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Unexplored dimensions: Islamic land systems in Afghanistan, Indonesia, Iraq, and Somalia

A common dilemma confronting post-conflict interventions in Muslim societies is whether, or to what extent, to engage with Islamic normative systems and perforce Islamic political dynamics. Will entertaining Islamic arguments add another layer of volatility, frustrate reform, and embolden radicals? Will Muslims intuitively resist universal principles and demand authenticity even at the expense of durable peacebuilding and development? Will canvassing medieval Islamic doctrines, like other customary norms, unravel the hard-won development consensus and jeopardize human rights? Widespread anxieties such as these may reflect the false premises and dichotomies—universal versus Islamic, secular versus faith-oriented, modern versus traditional—that sometimes permeate post-conflict resource management discourses.

Islamic arguments are a distinctive stream of thought that cannot always be subsumed within an all-encompassing “customary, informal, and alternative” category. At the same time, the role of Islamic ideas should not be exaggerated, given the dynamic relationship between Islamic, secular, customary, and state norms where there is legal pluralism. This chapter does not advocate for exclusive or automatic Islamic solutions where Muslims live; rather, it suggests that where Islamic components can be fitted into overall universal strategies, they must be deployed when appropriate, and this deployment must be accompanied by a realistic political assessment of the risks and opportunities. Muslims in postconflict situations have natural resource concerns, needs, and challenges that are similar to those of any other post-conflict community, so they are likely to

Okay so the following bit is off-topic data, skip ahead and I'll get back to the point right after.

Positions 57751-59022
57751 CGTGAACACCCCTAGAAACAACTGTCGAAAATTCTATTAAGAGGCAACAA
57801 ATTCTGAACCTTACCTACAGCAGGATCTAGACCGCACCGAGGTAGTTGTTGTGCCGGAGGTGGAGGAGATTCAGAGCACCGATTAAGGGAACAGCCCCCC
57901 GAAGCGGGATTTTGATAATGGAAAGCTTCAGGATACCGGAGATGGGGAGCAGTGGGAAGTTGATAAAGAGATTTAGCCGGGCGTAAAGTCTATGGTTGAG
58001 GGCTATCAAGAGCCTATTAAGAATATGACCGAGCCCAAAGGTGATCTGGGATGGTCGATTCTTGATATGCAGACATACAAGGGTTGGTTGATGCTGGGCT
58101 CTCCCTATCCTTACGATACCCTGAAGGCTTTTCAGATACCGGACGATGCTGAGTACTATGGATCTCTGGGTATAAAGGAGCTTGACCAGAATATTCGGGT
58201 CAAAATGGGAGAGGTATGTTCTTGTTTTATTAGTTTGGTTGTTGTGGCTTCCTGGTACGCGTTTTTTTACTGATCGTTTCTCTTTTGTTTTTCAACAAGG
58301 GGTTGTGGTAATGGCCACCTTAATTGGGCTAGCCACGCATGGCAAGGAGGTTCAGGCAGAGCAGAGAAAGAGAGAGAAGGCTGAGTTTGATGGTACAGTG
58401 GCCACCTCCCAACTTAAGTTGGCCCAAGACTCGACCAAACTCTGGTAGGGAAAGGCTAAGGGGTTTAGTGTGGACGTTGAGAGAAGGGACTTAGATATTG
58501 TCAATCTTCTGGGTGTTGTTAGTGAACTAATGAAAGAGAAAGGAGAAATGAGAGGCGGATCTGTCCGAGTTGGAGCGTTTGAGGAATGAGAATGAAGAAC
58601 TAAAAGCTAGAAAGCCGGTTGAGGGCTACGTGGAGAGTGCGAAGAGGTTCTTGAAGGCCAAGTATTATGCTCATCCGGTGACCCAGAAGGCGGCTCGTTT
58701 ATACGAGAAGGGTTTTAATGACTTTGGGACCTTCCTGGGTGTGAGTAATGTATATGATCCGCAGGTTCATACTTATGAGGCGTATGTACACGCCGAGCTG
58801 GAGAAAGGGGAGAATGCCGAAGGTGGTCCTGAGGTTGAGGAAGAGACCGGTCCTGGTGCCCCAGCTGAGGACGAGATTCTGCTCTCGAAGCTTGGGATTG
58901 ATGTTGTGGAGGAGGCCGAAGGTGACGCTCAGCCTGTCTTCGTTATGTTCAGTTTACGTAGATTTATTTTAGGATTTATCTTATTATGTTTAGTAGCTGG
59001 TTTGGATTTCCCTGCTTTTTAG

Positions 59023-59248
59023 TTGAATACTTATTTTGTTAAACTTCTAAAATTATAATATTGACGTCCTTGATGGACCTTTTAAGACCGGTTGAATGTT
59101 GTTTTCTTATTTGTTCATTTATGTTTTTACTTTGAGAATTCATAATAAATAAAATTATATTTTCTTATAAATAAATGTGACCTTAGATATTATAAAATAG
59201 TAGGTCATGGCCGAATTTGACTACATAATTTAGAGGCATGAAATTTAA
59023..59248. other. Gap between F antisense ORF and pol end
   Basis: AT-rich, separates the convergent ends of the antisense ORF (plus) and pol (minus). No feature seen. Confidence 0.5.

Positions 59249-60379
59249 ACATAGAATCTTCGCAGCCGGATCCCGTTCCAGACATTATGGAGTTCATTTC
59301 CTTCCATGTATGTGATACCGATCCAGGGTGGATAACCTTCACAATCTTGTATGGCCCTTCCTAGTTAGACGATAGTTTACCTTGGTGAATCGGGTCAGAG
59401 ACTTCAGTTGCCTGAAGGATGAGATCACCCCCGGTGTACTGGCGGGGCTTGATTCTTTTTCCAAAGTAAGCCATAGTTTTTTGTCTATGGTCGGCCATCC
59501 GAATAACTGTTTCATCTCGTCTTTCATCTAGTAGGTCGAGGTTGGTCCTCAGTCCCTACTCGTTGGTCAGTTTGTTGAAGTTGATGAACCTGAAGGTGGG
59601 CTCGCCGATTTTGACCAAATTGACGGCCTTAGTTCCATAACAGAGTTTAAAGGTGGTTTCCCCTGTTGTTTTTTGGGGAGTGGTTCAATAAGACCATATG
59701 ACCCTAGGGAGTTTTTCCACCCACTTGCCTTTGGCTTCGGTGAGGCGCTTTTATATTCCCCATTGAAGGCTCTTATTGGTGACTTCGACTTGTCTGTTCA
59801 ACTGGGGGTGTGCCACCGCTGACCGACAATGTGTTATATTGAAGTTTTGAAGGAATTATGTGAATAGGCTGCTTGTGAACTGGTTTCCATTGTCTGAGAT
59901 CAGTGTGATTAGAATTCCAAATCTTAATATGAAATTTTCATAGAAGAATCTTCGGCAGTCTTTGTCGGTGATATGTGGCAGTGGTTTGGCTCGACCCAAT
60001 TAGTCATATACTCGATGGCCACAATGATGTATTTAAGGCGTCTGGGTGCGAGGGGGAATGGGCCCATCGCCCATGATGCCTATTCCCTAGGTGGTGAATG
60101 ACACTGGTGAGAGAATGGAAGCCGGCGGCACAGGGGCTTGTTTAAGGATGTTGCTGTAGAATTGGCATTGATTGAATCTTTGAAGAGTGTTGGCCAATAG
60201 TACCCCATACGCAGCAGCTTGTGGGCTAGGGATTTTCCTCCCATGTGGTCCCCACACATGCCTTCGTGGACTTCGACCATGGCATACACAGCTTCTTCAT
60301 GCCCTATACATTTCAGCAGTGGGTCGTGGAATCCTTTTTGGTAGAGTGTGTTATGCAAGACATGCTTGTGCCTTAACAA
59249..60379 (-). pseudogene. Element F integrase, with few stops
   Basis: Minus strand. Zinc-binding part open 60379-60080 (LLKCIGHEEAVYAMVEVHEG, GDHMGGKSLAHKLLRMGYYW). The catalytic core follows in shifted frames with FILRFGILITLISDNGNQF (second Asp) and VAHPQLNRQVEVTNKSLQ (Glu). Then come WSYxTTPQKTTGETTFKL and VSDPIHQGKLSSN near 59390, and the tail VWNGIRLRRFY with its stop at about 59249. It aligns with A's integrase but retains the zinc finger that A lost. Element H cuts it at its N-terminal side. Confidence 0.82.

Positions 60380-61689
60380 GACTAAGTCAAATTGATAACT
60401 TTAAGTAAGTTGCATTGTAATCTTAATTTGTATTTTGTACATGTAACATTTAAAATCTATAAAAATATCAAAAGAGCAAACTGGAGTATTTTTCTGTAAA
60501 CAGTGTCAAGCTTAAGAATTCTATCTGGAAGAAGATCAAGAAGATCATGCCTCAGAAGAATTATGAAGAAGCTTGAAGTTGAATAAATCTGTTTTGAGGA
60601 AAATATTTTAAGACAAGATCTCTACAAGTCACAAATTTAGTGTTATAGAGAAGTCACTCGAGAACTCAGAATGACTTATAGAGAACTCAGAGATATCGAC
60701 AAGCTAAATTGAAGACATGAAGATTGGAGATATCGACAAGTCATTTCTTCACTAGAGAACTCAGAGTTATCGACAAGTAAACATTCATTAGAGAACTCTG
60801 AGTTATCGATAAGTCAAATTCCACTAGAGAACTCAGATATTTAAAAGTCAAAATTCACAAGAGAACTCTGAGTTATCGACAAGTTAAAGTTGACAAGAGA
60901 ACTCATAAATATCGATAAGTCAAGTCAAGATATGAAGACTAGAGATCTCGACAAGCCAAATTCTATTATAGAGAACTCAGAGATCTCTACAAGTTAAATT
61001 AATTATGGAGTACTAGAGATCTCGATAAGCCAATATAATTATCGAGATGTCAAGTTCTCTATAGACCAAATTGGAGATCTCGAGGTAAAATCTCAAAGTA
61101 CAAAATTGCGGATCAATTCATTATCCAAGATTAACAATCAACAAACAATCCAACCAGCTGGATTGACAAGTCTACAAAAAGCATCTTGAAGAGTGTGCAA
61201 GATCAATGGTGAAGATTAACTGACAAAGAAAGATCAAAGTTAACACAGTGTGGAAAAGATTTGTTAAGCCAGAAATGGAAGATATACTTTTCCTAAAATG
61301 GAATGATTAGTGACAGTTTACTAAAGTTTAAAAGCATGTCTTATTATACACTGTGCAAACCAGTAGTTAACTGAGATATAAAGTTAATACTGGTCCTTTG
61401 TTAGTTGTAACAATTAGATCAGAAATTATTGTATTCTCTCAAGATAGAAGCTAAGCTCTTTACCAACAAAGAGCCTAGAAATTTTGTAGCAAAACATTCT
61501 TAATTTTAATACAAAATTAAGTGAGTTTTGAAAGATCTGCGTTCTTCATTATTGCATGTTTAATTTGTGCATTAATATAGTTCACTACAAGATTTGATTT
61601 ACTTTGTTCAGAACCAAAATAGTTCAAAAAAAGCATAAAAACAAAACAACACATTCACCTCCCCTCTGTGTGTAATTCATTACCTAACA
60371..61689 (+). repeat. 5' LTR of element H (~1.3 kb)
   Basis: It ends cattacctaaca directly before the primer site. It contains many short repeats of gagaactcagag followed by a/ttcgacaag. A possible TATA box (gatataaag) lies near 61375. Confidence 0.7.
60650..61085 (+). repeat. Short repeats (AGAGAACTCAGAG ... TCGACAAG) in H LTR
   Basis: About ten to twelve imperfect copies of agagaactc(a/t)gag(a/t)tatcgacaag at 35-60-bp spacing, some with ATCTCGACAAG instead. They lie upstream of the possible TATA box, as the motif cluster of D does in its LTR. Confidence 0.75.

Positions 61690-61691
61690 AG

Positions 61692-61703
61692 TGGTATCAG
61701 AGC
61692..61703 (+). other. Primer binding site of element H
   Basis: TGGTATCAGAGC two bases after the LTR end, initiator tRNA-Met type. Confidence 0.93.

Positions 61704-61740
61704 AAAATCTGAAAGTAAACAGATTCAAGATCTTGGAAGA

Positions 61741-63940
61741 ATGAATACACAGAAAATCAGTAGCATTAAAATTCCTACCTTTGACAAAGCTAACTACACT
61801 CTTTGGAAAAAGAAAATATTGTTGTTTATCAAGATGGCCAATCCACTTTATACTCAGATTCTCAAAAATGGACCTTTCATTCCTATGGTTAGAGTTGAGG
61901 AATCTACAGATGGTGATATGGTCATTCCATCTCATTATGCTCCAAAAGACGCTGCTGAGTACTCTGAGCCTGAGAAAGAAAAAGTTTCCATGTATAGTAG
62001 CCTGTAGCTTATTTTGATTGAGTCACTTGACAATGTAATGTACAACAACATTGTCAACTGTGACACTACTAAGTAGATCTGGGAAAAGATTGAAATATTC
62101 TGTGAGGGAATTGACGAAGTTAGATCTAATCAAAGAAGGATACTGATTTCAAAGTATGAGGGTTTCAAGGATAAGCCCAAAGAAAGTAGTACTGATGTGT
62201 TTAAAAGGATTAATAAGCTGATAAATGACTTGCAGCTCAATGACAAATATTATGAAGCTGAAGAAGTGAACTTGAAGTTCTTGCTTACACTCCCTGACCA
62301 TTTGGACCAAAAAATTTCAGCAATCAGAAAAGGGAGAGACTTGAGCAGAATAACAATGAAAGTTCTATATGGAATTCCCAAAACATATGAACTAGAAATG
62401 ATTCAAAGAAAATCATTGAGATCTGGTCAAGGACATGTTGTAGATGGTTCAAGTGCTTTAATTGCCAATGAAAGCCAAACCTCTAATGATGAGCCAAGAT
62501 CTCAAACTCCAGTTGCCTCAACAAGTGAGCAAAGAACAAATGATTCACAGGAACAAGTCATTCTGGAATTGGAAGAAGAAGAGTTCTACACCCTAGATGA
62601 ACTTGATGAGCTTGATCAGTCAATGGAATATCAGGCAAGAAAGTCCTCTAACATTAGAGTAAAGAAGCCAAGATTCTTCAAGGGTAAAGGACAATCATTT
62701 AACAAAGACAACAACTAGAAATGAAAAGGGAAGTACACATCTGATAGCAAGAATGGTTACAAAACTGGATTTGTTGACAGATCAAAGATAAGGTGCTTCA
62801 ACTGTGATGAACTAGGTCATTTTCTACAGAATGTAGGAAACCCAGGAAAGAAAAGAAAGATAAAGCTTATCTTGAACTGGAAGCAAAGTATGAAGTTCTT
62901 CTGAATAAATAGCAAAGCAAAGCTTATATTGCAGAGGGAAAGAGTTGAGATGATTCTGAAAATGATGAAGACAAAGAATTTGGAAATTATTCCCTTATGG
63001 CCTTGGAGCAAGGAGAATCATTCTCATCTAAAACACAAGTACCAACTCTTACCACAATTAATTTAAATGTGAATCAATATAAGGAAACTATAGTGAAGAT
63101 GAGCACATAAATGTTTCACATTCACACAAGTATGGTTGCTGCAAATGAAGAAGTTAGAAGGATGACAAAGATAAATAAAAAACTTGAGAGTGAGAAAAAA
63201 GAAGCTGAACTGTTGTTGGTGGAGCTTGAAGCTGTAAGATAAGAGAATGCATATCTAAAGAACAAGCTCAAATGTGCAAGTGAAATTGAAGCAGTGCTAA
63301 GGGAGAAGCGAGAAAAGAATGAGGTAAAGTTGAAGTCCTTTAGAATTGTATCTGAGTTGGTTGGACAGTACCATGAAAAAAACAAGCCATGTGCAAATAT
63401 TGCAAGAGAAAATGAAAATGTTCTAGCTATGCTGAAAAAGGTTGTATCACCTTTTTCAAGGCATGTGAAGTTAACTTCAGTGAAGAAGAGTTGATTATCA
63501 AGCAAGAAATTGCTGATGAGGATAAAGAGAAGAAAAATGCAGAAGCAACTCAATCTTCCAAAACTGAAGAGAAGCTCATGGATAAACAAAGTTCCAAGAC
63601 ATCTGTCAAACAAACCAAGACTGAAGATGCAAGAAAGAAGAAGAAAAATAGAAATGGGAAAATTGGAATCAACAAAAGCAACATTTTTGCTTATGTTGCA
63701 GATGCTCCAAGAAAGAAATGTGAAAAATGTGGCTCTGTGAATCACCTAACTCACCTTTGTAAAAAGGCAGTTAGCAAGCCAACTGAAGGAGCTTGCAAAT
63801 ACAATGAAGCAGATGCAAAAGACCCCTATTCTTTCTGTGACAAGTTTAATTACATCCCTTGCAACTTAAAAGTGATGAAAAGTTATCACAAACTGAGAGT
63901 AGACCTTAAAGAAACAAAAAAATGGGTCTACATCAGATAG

welcome global approaches that are adapted to their setting. Exploration of Islamic best practices is not necessarily aligned with a fundamentalist, ideological, or even pro-faith agenda because Islamic development.

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